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I asked this question, about how to find where one word is close to another word, and Quasimodo gave the very fine answer:

/\vaid(\W+\w+){,3}\W+country

Now I want to parametrize this command into something easy-to-remember, such as:

:PS first 10 derivative

which would find instances of the word "first" occurring within 10 words of the word "derivative". User B Layer came up with the code

com! -nargs=+ PS let @/ = printf('\v%s(\W+\w+){,%d}\W+%s', <f-args>)

I have a gut feeling that this is very close to what's needed, but this doesn't work. When I try to execute this, nothing happens, even when I know from executing

/\vfirst(\W+\w+){,10}\W+derivative

that there should be hits. I also tried defining

com! -nargs=+ PS let @/ = printf('/\v%s(\W+\w+){,%d}\W+%s', <f-args>)

but no joy. Any ideas what's wrong with this command definition?

One thought: it looks like we're defining a macro; can you use arguments with macros like that?

Another thought: am I invoking the command incorrectly? Should I just define the macro and invoke it in a macro-like way?

I don't know what I don't know, so any help is appreciated.

[EDIT] I just found out that B Layer's command allows me to define the macro as I go. Then, to do the actual searching, I invoke the macro in the normal way: @a, if I've done

com! -nargs=+ PS let @a = printf('/\v%s(\W+\w+){,%d}\W+%s', <f-args>)

This works, but I'd prefer a one-step process, if possible. Just invoking :PS first 10 derivative actually does the search, instead of defining a macro that I invoke in a separate step.

Many thanks!

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    You assign slash-register, but you never use it. – Matt Sep 12 at 19:52
  • @Matt: Yep, just figured that out! See the edit. – Adrian Keister Sep 12 at 19:52
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com! -nargs=+ PS let @/ = printf('\v%s(\W+\w+){,%d}\W+%s', <f-args>)

The way this is intended to work is to act as if you entered, after hitting /, the same search term that was provided in the answer to your question. So when you run the command you just need to use n and N to go forward and back to any matches.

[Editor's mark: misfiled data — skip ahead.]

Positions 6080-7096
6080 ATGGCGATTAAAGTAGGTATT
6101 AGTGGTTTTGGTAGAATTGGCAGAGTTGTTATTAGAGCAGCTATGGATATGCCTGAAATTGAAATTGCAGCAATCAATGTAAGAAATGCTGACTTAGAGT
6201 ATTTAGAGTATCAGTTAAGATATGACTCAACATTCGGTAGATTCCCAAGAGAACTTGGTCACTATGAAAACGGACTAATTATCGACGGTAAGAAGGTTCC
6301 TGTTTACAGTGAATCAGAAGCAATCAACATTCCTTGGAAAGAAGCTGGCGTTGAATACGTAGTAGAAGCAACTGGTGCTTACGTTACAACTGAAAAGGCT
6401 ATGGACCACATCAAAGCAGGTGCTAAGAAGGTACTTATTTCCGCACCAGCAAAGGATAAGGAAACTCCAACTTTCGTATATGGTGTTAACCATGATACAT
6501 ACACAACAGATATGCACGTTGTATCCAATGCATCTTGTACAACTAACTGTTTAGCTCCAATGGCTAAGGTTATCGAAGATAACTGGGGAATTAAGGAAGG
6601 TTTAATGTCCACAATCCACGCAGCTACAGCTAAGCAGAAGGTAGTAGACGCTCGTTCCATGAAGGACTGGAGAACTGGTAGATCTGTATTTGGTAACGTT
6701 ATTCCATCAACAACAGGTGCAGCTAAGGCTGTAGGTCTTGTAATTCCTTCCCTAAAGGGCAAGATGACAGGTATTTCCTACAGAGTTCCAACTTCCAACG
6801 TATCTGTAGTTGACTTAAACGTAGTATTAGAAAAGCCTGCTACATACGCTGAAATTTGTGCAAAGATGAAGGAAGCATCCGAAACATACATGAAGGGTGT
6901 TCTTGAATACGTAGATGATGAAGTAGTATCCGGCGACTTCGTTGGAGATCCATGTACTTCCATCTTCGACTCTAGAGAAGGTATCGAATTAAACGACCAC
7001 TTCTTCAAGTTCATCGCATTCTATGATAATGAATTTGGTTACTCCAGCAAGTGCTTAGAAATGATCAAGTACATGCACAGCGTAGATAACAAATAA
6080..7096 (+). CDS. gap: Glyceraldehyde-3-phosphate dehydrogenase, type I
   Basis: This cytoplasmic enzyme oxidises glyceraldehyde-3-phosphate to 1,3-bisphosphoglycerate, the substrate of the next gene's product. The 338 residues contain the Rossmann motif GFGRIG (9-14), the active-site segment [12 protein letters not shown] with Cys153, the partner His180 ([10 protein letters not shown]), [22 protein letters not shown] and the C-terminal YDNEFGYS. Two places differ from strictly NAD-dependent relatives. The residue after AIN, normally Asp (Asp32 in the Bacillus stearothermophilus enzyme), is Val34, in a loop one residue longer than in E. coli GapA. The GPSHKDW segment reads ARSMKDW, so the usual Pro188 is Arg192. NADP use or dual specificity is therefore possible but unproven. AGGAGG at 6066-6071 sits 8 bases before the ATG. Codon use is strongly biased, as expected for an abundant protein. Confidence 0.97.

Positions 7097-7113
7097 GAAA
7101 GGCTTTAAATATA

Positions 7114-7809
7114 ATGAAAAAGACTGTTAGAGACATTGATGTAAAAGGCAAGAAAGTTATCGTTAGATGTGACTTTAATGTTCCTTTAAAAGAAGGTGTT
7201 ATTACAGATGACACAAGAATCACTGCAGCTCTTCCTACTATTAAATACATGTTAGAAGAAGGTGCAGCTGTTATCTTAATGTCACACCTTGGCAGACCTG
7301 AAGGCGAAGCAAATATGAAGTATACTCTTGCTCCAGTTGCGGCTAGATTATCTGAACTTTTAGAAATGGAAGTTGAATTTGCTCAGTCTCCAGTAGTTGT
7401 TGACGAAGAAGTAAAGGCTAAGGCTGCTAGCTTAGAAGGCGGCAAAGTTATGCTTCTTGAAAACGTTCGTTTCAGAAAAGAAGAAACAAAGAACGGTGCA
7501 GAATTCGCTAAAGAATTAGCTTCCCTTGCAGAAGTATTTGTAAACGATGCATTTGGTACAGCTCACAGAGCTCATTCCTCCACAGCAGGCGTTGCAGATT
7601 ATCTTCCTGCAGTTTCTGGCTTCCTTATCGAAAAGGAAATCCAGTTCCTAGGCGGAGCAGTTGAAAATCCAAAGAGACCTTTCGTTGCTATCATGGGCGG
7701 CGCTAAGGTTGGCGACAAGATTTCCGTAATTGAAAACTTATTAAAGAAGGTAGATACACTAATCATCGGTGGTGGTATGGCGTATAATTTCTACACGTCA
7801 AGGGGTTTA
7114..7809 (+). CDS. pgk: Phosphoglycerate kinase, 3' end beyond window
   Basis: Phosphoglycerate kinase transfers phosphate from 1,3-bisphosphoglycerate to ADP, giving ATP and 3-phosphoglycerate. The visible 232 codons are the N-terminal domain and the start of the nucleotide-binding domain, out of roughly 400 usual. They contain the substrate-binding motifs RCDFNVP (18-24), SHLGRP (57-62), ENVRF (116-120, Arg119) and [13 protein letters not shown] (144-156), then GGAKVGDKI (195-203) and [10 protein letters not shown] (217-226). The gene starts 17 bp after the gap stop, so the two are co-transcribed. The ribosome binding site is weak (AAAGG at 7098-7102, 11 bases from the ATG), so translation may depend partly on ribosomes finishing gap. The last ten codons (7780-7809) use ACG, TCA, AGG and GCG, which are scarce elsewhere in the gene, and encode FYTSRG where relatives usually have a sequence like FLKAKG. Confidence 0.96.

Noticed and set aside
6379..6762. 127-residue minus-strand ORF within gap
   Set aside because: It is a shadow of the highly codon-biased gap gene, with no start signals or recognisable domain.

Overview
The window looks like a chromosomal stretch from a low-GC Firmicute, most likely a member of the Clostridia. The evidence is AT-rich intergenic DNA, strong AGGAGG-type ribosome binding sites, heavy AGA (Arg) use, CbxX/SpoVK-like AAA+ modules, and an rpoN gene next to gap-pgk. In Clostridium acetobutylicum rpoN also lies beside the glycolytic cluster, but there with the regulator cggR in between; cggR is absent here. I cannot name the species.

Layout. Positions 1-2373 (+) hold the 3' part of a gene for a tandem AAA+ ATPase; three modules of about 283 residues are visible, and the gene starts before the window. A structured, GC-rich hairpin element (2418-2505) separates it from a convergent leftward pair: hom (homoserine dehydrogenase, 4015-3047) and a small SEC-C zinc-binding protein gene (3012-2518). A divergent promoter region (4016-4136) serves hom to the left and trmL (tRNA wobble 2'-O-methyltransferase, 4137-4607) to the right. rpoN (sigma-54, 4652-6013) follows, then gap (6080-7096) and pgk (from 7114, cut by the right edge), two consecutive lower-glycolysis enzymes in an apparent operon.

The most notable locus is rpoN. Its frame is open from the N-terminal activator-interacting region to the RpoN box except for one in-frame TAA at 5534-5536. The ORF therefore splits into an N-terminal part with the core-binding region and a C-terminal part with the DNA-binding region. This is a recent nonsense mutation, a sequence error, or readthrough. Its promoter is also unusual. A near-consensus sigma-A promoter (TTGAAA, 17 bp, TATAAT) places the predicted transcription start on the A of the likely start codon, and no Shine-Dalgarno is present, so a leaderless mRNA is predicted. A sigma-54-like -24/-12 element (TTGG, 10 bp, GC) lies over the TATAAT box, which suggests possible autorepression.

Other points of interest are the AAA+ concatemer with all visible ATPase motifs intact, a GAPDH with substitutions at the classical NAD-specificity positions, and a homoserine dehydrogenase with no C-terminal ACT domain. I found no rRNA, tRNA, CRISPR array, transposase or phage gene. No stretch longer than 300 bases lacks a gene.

The / register always contains the last pattern that was entered after the / Normal mode command was typed. You can directly set this, though. IOW, when you set it with let @/ = foo it's just like you entered /foo.

My command is a convenient way to run a search that contains some fixed regex bits and some parts that vary. You just enter the parts that vary and it will fill in the parts that are fixed and dump both into @/...the end result being that it's kinda like you had hand typed the whole thing after hitting / in Normal mode. If you use DBK's suggestion in the comments of adding | normal! n at the end of the command then it should be just like it.


Note that I said in my comment that it's not possible to do something starting with /, which is what you requested. I kinda lied. ;) It's technically possible since you can remap / to anything but that's getting into tricky territory (certainly more than I wanted to cover in a comment). I've entered that territory before and you need to write some solid code to have a problem free experience. You're basically creating a wrapper around the native / command and need to capture only those things specific to your problem space while accurately letting everything else through to the native command. Possible? Yes. Worth it? Depends on how much you want it. I have an answer that describes the general requirements here: Can I use a different color for the selected match than for other matches

| improve this answer | |
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    I guess you could always add | normal! n at the end, no? – D. Ben Knoble Sep 12 at 21:09
  • Yeah, you could do that. I have hlsearch enabled so things light up after running the command if there's something in view. Both provide some feedback that the command is doing something. – B Layer Sep 12 at 21:11
  • Yep, this does work as you say. That's good enough for me, thanks much! – Adrian Keister Sep 12 at 21:16
  • Great. You're welcome. – B Layer Sep 12 at 21:17
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    Oh, man: this is great! I'm trying to compile an index for my father's calculus book, and this trick here is saving me so much time! Hard to thank you enough for it. – Adrian Keister Sep 12 at 21:23

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